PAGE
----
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Two bound MS.copies of Yarworth’s “Processus,” both incomplete.
δε Λαπιδιβυς &c. The breefe of Sir Edward Vere's book. Aug. 18, 1610.
IV. NOTES OF EXPERIMENTS, ALL IN NEWTON'S HAND.
1. Dec. 10. 1678 to Jan. 15. Subliming antimony with salammoniac. Alloying antimony with lead and other metals. (No definite result of value.)
2. Jan. 1679–80. Subliming antimonial sublimate with lead antimoniate &c. Jan. 22. Action of nitric acid and salammoniac on antimony sulphide &c. and further sublimations. (Most of these experiments are roughly quantitative.)
3. Feb. 1679–80. Fusing antimony with vitriol and other things. Sublimation of various metals by help of antimony and salammoniac &c. Action of oil of vitriol on galena, of nitric acid on sublimate of antimony, and others of a like kind.
4. Aug. 1682. Similar experiments; some on lead ore, others on an alloy of tin and bismuth which he seems to call Diana.
5. July 10 (no year), “vidi * philosophicum.” Sublimations of calx albus with salammoniac.
6. April 26, 1686. On a volatile salt of zinc (apparently the chloride), and on an alloy derived from ores of iron, antimony, tin, lead, and bismuth. May 16.
“On ven. vol.” 7. Mar. 5, 1690—1 and Mar. 16. On some bismuth compounds and the action of aqua fortis on alloys of tin and bismuth and zinc.
8. Experiments and observations, Dec. 1692 and Jan. 1692-3. Working of barm. He says “in distilling new wine before fermentation, the flegm rises first, and then the spirit, but after fermentation, the spirit rises before the flegm.” Other experiments. Comparison of the fusibility of alloys of lead, tin, and bismuth, in which is given
as the most fusible an alloy of 5 of lead + 7 of tin + 12 of bismuth. April 1693 and June 1693, further experiments.
9. April 1695. Experiments with antimony and ores of iron, copper, and tin, and sublimations with salammoniac. Feb. 1695—6, sublimations of antimony with iron ore. 10. Notes of Chemical Experiments, without date:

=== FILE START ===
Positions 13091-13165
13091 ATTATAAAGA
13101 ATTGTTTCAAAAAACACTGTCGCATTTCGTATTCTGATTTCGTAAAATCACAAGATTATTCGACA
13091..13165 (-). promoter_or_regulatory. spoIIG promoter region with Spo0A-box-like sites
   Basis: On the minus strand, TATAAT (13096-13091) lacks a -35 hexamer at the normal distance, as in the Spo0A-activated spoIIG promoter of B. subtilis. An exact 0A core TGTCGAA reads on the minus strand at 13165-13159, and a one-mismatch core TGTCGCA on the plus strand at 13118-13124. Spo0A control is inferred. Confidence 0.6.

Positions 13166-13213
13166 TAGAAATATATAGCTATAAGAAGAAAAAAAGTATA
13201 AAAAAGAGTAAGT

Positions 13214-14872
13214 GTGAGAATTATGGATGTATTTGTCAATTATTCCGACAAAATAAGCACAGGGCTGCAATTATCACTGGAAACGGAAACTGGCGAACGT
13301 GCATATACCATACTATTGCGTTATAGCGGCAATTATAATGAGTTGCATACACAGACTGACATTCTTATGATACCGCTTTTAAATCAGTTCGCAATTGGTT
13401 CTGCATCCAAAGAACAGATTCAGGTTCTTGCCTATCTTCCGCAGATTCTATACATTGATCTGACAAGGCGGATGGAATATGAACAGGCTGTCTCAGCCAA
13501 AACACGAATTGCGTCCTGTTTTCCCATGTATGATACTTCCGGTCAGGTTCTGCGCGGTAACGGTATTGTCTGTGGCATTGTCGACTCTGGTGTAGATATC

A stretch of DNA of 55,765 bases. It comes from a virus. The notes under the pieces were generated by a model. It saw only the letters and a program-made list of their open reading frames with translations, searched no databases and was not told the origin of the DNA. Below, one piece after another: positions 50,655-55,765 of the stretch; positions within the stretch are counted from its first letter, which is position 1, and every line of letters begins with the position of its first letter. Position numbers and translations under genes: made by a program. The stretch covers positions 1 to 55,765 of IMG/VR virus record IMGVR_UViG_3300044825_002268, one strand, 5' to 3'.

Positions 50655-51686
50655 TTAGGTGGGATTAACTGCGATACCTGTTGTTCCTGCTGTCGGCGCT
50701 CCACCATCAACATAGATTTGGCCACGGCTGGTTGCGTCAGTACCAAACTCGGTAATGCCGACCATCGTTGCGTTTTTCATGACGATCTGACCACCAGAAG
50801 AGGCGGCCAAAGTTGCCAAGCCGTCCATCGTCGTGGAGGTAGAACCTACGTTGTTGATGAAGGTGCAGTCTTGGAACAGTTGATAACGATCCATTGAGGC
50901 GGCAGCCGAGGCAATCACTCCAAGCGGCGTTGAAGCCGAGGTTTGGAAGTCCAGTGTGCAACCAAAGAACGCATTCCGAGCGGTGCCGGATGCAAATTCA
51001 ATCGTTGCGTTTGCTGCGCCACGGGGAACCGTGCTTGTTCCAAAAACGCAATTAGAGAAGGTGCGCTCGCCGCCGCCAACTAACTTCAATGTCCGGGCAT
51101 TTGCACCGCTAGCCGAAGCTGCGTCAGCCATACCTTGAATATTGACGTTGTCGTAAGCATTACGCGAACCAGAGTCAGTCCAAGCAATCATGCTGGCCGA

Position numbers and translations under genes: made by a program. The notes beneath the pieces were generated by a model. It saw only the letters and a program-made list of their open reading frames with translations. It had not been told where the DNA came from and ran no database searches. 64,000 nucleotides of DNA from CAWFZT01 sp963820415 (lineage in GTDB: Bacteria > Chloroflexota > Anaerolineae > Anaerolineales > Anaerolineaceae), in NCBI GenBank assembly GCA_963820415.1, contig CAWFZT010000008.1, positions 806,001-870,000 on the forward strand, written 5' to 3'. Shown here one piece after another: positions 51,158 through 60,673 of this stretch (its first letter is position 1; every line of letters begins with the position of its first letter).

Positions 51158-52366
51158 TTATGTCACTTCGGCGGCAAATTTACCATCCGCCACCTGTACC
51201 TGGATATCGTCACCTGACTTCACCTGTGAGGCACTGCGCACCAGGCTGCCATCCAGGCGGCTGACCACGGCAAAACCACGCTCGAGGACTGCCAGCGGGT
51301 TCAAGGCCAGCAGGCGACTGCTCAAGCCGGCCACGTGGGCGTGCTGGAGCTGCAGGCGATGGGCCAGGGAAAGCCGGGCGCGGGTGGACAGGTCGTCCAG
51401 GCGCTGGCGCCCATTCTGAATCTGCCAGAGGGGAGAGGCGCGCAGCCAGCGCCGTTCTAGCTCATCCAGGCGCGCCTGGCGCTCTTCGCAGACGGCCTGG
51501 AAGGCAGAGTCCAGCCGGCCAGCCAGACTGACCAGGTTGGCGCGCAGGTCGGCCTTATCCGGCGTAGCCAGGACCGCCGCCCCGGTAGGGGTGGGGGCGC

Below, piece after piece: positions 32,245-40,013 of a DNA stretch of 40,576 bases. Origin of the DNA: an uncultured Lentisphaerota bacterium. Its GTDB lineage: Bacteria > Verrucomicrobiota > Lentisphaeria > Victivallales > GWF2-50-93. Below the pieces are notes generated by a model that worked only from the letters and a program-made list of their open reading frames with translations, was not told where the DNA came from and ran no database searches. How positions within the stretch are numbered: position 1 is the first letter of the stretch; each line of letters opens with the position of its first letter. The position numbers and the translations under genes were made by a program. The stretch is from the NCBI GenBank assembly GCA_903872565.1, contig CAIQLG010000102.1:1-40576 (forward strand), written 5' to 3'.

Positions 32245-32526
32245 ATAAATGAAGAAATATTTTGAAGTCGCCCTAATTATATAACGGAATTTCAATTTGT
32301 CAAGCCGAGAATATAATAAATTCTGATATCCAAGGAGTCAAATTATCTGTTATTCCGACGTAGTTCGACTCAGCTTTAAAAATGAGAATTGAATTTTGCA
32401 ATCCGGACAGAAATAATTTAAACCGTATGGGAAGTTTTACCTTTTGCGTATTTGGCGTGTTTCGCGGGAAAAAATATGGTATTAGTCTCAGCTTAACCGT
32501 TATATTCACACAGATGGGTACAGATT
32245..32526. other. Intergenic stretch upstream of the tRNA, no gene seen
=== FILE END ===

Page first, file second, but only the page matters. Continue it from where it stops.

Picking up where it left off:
Action of aqua fortis on antimony sulphide, &c.
De metallo ad conficiendum speculum componendo et fundendo. Printed by Brewster, ii. 535.
1. Notes on Magnetism. It does not appear whence they are taken. The observations (some of which are erroneous) do not seem to be Newton's, though here and there remarks upon them seem to be his.
2. De Natura Acidorum, with a copy. This is printed in Horsley's Newton, iv. pp. 397—400.
3. Eleven points for enquiry in Physics.
4. De Gemmis in genere, notes, mostly from Berquen, Boethius, Tavernier, and Boyle. Index of refraction in diamonds is given 100 on the authority of Halley. On p. 3 is mentioned a very fragile and soft western Topaz which he found to have a specific gravity 4.27, though the sines of refraction were as 14 to 23 (could this be Baryte ?). On p. 7 he deduces from the cleavage that gems are crystallized like salts from juices which turn to stone. At the end are the gold and silver standards of different countries.
5. De Gemmis. Other notes mostly included in the preceding, but on p. 1 are given reasons for thinking the diamond coagulated from a fluid and fat substance, which he does not seem to have incorporated in the preceding.
6. Of Gemms. Part of the foregoing in English.
containing On the fly-leaf-Notes of the value, hardness and other qualities
pp. 1 to 22, of colours. Articles 1–5 from Boyle's experiments and considerations touching colour, 1664.
Arts. 6 to 21, experiments with prisms; 22 and 26 on internal reflection at or near the critical angle; 27 to 43 on effects of thin plates of air between glasses.
44–47, further experiments with prisms; 48, colours from admixture; 49, reflection at two contiguous surfaces of glass; 50, colours of thin plates of glass, soap-bubbles, &c.; 51–53, on colours by internal reflection in spheres of water; 54, effect of oblique rays on the size of the spot at contact of 2 glasses ; 55, diminished reflection of glass in water; 56 and 57, light reflected from powders, &c.; 58–62, effects of distorting the eye-ball; 63, coloured impressions of objects remaining when the eye is no longer directed to them; 64, on the action of the retina and optic nerve (quoted by Brewster i. 432 from Harris, omitting the last paragraph), and on p. 22, notes of the thickness of vibrations of light.
p. 22, notes from Boyle on increased sensitiveness of sight and hearing produced by sickness. Of vegetable substances precipitating vitriol black.
p. 23, a receipt for ink.
pp. 25—41, extracts from Boyle "on the mechanical origin of Heat and Cold,” Oxford, 1675. The observations on p. 25 as to the expansion of glass, and those on the elasticity of springs are not in Boyle on Heat and Cold. The book quoted in the MS. is called the “History of Cold,” which is not the title of the 1675 edition, but forms part of the title in the collected works.